A MENTORING scheme at Thorn Cross YOI has been hailed a success with inmates striving to turn their lives around by helping others.

It sees prisoners trained to offer counselling, support and advice to those being bullied, self harming, depressed, or even suicidal.

Blaine is a mentor. He said: “I wanted to do it to feel like I was giving something back to the community and it makes you feel good when you’re helping other people.

“We help people with any problem, who are at risk.

“You try and relate to it yourself, tell them we know how you feel, try and talk to them to make them feel better so they know that they can get through it.”

Fellow mentor Robert said: “I want to help other young people to show that we aren’t all bad lads and that we can change our lives around.

“We try to reassure them and make sure they know they can come and talk to us.”

Suleen, also a mentor, said: “It’s about helping with anything, whatever they need, whatever we can do.”

Since the scheme began in 2007, 236 prisoners have been trained as mentors at the YOI on Arley Road in Appleton Thorn.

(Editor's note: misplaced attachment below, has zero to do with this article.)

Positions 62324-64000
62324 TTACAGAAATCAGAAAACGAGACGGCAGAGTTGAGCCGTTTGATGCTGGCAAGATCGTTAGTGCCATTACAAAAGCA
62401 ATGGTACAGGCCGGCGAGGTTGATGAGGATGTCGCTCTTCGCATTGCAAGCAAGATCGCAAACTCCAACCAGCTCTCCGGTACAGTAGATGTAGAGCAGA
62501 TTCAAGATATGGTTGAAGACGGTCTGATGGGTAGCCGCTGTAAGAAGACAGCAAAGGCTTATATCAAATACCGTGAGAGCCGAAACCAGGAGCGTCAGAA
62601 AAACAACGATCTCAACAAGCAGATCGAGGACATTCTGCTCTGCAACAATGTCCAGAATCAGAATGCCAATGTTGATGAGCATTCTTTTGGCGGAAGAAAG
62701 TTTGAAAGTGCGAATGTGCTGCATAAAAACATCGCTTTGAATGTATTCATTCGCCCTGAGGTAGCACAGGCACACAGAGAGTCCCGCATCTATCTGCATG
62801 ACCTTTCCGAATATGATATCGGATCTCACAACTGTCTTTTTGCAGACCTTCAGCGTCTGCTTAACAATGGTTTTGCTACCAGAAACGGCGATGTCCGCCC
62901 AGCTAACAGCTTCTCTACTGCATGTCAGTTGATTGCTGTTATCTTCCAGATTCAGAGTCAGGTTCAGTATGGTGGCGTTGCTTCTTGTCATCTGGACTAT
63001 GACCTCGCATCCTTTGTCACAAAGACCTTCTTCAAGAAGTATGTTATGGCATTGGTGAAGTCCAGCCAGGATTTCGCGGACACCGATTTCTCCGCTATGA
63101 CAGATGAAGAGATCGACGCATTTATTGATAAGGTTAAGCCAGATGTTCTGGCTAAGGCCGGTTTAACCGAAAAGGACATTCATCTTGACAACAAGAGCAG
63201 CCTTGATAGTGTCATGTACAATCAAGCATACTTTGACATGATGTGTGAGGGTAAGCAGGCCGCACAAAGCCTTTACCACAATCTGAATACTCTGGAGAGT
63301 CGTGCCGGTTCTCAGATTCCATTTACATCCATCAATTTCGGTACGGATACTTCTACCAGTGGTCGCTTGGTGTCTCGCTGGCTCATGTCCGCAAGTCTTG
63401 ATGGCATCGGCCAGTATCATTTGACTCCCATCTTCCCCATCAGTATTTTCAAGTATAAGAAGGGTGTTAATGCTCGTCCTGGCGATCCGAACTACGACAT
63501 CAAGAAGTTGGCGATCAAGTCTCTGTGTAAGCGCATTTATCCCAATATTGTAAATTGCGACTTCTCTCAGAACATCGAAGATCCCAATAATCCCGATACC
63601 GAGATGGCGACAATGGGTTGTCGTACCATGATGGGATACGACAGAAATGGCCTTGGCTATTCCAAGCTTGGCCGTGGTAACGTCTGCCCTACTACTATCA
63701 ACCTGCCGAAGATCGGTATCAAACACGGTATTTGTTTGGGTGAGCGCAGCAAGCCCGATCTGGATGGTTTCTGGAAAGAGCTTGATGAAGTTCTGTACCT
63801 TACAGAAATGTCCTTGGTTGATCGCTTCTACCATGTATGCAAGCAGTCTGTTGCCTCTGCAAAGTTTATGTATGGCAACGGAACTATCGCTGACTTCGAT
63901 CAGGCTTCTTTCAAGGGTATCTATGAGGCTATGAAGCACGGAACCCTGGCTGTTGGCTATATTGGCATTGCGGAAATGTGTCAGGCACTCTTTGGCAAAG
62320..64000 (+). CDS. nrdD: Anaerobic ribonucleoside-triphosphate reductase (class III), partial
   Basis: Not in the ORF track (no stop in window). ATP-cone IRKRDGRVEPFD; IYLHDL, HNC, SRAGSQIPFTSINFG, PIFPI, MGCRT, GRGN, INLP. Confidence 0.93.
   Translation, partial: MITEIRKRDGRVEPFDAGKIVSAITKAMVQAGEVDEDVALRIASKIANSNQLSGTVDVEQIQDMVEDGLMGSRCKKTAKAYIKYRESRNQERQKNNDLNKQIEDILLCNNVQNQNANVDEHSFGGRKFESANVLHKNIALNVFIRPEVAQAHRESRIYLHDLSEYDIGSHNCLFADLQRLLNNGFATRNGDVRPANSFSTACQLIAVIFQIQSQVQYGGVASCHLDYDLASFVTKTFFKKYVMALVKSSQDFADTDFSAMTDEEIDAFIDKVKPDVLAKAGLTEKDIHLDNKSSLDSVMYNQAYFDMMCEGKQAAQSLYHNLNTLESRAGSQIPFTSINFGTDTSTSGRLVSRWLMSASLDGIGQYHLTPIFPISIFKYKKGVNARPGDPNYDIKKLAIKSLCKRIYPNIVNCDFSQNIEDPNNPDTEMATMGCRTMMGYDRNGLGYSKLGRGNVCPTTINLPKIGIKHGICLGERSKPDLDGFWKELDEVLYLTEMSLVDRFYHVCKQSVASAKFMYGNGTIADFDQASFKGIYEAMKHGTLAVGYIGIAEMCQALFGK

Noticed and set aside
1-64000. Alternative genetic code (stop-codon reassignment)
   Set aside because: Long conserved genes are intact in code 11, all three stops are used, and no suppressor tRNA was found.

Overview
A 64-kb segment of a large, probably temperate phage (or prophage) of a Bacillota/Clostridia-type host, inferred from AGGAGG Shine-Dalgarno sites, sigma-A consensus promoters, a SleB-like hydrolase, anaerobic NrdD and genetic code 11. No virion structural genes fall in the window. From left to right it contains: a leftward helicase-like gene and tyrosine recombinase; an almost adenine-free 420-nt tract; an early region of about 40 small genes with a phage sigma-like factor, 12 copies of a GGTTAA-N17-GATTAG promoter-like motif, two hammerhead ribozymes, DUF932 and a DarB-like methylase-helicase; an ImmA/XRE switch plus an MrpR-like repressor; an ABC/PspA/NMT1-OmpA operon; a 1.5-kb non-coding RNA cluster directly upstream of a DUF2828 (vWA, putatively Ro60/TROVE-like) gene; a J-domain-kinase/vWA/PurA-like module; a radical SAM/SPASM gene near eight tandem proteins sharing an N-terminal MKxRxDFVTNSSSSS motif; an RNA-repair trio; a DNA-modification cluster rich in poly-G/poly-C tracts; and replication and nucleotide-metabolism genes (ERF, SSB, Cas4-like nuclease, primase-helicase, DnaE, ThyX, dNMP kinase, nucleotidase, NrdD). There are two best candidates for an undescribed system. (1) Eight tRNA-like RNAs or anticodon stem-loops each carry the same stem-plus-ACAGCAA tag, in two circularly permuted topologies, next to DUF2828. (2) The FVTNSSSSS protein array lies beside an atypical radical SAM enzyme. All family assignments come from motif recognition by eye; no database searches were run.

They are picked by staff and interviewed to see if they will suit the role.

The training programme is supported by the Good Samaritans, Child Line and the NSPCC, and inmates can go on to complete formal qualifications in mentoring First started as a way to improve safety and anti-social behaviour in the prison, a report earlier this year by the Independent Monitoring Board said that fights and assaults had been reduced.

But £300,000 secured from Big Lottery in April this year will see the project develop.

Money is now available for project workers to take mentors into schools and community groups to talk to youngsters.

It is hope they will reach 7,500 young people over the next three years.

Blaine added: “You get out in the community, so we can help other young people not to make the same mistakes that we did.”